But to me personally, and perhaps to many young women viewers across the world, what makes Sharp Objects particularly impactful, perhaps almost poignant, is the manner in which it unravels the whole idea, the culture, the entire psychology of that childhood admonishment “Nice girls don’t do that.” Sharp Objects explores the sinister and dark possibilities of what the corollary of that thinking could be.

“Nice girls don’t do that.”

“Who does?”

“Bad girls.”

“So I’m a bad girl.”

“You shouldn’t be a bad girl.”

“Why not?”

“Bad girls get in trouble.”

“What trouble? What happens to bad girls?”

“Bad things.”

“What bad things?”

“Very bad things.”

“How bad?”


“Like what?”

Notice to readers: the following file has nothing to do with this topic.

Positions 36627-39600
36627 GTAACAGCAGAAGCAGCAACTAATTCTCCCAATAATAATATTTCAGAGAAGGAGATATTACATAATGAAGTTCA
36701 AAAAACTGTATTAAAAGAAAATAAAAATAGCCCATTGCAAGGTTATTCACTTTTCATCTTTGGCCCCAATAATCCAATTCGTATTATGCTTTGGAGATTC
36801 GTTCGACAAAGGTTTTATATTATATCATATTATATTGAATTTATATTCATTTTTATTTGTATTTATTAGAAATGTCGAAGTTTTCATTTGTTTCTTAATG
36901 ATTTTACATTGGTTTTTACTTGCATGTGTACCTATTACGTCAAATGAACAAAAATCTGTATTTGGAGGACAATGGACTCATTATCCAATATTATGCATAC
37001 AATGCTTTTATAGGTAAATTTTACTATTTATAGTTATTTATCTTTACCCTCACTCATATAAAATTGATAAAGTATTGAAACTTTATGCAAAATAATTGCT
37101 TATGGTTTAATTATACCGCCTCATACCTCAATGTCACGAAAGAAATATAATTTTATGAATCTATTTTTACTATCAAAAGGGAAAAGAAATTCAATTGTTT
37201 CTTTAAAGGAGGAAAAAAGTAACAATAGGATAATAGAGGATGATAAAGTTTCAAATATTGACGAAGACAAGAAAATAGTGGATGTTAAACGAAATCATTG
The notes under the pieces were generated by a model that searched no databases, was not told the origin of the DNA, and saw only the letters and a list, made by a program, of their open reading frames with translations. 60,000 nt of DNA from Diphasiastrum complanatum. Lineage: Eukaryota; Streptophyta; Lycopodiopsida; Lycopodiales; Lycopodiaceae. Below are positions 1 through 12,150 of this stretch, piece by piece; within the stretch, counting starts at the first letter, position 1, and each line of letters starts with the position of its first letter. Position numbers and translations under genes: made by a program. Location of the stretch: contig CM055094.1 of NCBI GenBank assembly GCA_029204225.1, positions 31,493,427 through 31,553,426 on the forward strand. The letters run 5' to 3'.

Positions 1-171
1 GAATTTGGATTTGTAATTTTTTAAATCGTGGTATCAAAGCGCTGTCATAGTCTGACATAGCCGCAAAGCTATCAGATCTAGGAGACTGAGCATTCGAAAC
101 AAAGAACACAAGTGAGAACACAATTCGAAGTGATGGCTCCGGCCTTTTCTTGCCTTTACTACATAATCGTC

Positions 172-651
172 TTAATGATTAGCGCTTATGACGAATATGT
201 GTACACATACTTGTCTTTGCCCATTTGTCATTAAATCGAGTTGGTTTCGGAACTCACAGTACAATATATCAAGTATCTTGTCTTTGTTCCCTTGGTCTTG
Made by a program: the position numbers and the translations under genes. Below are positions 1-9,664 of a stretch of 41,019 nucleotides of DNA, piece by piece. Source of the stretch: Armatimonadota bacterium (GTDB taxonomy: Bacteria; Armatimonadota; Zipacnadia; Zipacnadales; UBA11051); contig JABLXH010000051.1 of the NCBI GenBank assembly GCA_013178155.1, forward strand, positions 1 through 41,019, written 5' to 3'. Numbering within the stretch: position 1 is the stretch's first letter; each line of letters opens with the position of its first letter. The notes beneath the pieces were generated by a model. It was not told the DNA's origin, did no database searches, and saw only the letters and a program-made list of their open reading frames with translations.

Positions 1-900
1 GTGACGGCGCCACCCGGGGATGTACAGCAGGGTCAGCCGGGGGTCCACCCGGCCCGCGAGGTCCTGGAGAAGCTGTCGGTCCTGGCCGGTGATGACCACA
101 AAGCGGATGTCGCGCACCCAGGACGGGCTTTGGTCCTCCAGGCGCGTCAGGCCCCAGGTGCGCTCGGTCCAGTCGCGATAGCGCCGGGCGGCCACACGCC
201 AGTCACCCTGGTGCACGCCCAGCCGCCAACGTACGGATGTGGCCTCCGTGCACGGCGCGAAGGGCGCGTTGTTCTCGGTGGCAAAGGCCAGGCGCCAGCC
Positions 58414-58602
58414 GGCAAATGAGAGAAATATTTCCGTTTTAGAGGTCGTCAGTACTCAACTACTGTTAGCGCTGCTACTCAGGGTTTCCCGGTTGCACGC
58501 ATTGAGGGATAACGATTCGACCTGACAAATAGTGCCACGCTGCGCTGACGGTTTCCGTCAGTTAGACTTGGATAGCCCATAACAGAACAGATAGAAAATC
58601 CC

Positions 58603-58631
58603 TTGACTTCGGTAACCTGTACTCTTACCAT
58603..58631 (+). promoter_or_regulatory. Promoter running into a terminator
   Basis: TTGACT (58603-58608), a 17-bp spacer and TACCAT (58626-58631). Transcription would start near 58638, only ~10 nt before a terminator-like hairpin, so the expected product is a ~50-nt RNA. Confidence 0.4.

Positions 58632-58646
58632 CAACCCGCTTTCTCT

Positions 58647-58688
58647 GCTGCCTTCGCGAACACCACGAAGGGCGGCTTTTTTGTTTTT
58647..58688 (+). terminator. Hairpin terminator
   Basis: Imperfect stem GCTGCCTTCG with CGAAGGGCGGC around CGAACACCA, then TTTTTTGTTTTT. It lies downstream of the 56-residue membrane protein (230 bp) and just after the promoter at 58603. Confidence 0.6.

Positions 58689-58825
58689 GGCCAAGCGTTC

A point the show makes early on is that both the victims of the introductory brutal murders were not your typically nice girly-girls. Camille, the traumatised protagonist carrying a burden from her past was herself not a nice girl. Amma, her deceptive half-sister manipulates the nice girl act to defy her controlling mother. But perhaps the most incisive critique on the whole ‘Be a nice girl’ culture, in fact the whole ‘nice’ culture — nice folks, nice manners, nice homes, nice towns — comes in the form of Adora’s character and the manner in which beneath the whole veneer of nice, a whole town is complicit in damning secrets and not-so-nice acts. At one point early on in the show, Adora tells her firstborn Camille, with whom she has a strained relationship (to put it mildly), “I just want things to be nice with us but maybe I don’t know how..” Interestingly it is this very notion of ‘nice’ that becomes the most oppressive and deceptive experience of young Camille, and later Amma’s growing years.